3. Greg Cooper
    Greg Cooper says:

    Back in the 1970’s while working with my dad rebuilding his 30′ wooden sloop in Bay City, Mi.. A boating boating enthusiast was complaining about his year old sail boat that had Blister Epoxy Gout ! That was a reassuring reason not to own a fiberglass boat.

  4. Troy in ANE
    Troy in ANE says:

    Darn! I checked in too late today. The video has been taken down due to “Copyright” infringements.

  5. Eric
    Eric says:

    Troy, it’s back up. I had to remove the music. (that I purchased from amazon and the artist received a royalty…and gets credit for in the end) I appealed and they rejected the appeal- Matt will have to explain to me how a non profit hobbyist can purchase the music and can not use it to share with my “friends” yet a DJ, band, bar, etc. can play music by request and not pay the piper their 2 cents. Do they really keep a log of every song and send a check to the record label after every gig?

    • Eric
      Eric says:

      BTW I am happy to share a drop box link for those “friends” that want the version with music, just need your email. thx

    • Matt
      Matt says:

      I thought it might happen. Here is why. It a rights usage issue. The artist, owns the rights to the music. Youtube is liable as you are when you use it. No different than if someone used one of our photos in there video without permision. What you need is rights managed, or royalty free music, which you would pay for, Royalty free is cheaper. Like 50 bucks. Like anything, the cheaper it is the worse it is. You had the best of the best, his words said so much. But they are his words, his craft, his time, his expense, his skill. In a sense, what is happening by using him, is saying he endorses your classic boat restoration. So there is that cost as well. The only use you are permited to use it is for your ears and heart. Feel free to contact Bruces people. HA. I would guess 2 million would be around the number for three songs on a video seen by 2000 people. I once had to negotiate the rights to Singing in the rain for a BMW comercial. 1 million. That was in in 1990s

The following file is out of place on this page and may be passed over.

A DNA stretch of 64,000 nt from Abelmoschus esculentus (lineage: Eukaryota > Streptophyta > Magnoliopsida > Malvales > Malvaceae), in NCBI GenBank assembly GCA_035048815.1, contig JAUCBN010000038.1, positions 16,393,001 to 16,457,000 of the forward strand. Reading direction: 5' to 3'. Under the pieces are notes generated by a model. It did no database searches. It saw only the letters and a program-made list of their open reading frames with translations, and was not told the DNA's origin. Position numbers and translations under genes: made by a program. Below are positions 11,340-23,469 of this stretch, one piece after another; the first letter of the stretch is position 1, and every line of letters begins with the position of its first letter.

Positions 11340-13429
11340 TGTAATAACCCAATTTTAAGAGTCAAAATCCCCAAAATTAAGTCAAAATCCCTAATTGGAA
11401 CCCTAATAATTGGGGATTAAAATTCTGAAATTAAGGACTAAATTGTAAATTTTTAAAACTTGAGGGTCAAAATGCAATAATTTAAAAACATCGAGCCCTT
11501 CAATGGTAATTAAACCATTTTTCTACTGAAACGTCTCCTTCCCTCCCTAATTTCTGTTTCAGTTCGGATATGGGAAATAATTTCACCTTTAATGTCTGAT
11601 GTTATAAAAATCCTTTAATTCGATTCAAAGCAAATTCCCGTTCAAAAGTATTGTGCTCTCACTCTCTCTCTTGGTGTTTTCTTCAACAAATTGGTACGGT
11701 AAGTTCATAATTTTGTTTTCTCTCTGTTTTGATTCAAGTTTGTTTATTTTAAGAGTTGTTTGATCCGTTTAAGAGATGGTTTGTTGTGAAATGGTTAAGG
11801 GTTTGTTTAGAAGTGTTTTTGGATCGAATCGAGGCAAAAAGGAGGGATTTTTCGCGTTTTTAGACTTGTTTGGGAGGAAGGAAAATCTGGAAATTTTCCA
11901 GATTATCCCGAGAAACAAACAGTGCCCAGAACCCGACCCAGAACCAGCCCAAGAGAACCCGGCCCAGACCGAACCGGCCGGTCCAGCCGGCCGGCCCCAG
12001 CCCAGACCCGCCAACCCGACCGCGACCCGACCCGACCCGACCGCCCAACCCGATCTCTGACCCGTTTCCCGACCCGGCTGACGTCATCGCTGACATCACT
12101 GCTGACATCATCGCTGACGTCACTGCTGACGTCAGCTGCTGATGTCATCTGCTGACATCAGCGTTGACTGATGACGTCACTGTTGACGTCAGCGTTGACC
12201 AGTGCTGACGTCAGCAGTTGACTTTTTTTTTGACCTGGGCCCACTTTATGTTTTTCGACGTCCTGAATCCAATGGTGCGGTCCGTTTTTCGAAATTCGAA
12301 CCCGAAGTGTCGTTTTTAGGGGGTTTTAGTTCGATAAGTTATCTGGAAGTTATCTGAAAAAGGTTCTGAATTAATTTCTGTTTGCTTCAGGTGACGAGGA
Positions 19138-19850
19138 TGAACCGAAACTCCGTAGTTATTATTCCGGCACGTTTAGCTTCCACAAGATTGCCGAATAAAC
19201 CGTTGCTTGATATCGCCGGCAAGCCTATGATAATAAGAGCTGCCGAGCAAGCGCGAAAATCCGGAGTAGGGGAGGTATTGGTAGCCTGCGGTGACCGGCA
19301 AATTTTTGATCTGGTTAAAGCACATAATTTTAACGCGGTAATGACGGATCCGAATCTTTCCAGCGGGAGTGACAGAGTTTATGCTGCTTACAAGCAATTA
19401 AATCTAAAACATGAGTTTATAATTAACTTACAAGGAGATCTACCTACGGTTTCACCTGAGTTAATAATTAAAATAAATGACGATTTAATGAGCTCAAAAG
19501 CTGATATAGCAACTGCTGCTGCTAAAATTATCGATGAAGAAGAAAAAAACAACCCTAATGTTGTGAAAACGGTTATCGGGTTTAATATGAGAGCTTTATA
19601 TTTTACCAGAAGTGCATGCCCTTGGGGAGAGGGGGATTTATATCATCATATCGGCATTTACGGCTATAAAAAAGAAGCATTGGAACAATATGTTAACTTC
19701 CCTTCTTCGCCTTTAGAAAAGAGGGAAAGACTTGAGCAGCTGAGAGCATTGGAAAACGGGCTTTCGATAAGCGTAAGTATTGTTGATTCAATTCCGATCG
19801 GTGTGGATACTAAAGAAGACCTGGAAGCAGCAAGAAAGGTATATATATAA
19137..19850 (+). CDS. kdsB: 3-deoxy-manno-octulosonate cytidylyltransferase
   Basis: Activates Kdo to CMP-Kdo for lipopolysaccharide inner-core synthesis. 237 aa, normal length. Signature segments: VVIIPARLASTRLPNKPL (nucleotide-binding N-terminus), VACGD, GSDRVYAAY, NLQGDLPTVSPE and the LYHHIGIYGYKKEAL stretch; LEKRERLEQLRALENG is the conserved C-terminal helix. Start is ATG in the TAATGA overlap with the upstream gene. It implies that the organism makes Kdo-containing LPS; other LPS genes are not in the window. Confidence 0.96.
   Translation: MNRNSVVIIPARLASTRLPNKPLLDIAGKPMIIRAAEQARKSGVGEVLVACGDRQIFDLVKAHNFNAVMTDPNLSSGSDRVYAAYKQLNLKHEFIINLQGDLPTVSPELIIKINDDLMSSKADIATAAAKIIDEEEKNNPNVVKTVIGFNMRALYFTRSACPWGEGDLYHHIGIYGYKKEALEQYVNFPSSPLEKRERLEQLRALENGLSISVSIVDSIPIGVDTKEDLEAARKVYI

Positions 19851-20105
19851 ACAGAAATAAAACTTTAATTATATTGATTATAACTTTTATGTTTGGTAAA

6. John Rothert
    John Rothert says:

    hell with the music! The vid is OUTSTANDING…Eric is fearless with his projects. Like others I am itching just watching.
    That is over the top workmanship and craftsmanship and all for a leak and sink…wow! I thought his upholstery presentation was tops…this tops it.
    John in Va.

    • Dave Nau
      Dave Nau says:

      In the middle of a restoration of a 1962 MFG Edinboro.
      So far, it has a new transom of Carbon-Core CarbonBond, after much repair to the transom skins and the motor-well. Also, several significant hull repairs from rock and trailer damage, seat box repairs, plus deck restoration, windshield repair, deck hardware, restoration and complete hull polishing still to come. No paint used at all, except for replication of the splatter paint inside the hull, which it came with from the factory, with hand replicated splatters.. We used matching gelcoat as needed on the outside of the hull. The red deck will come back after massive sanding and polishing. Seat upholstery will stay original, as it is in very good shape.

      When all said and done, I think it will be just as expensive, if not more, than if I had done a proper complete restoration on a 1960 16′ 6′ Lyman, (same size as the Edinboro) partly because of my insistence of using gel coat rather than paint. After all, that’s the way it came from the factory. And this is with no wood stringer repairs, as these old MFG’s have fiberglass stringers!

      It will look great when done. (Picture is before any work started.) But, it’s a whole lot easier if you don’t need a complete restoration. Those kind of unrestored boats, however, are very hard to find these days. My 1966 MFG Niagara is original and unrestored.

      So, I must say that I have gel coat in my blood, rather than paint and varnish!

  7. George Carter
    George Carter says:

    I finished a 9 year restoration of a ’88 Donzi 22C Testa Rossa,
    I invested about 2500 hours and over $50,000 to complete it. The premise is correct, it does take a lot of work. I’ve owned this thing long enough if anyone is interested.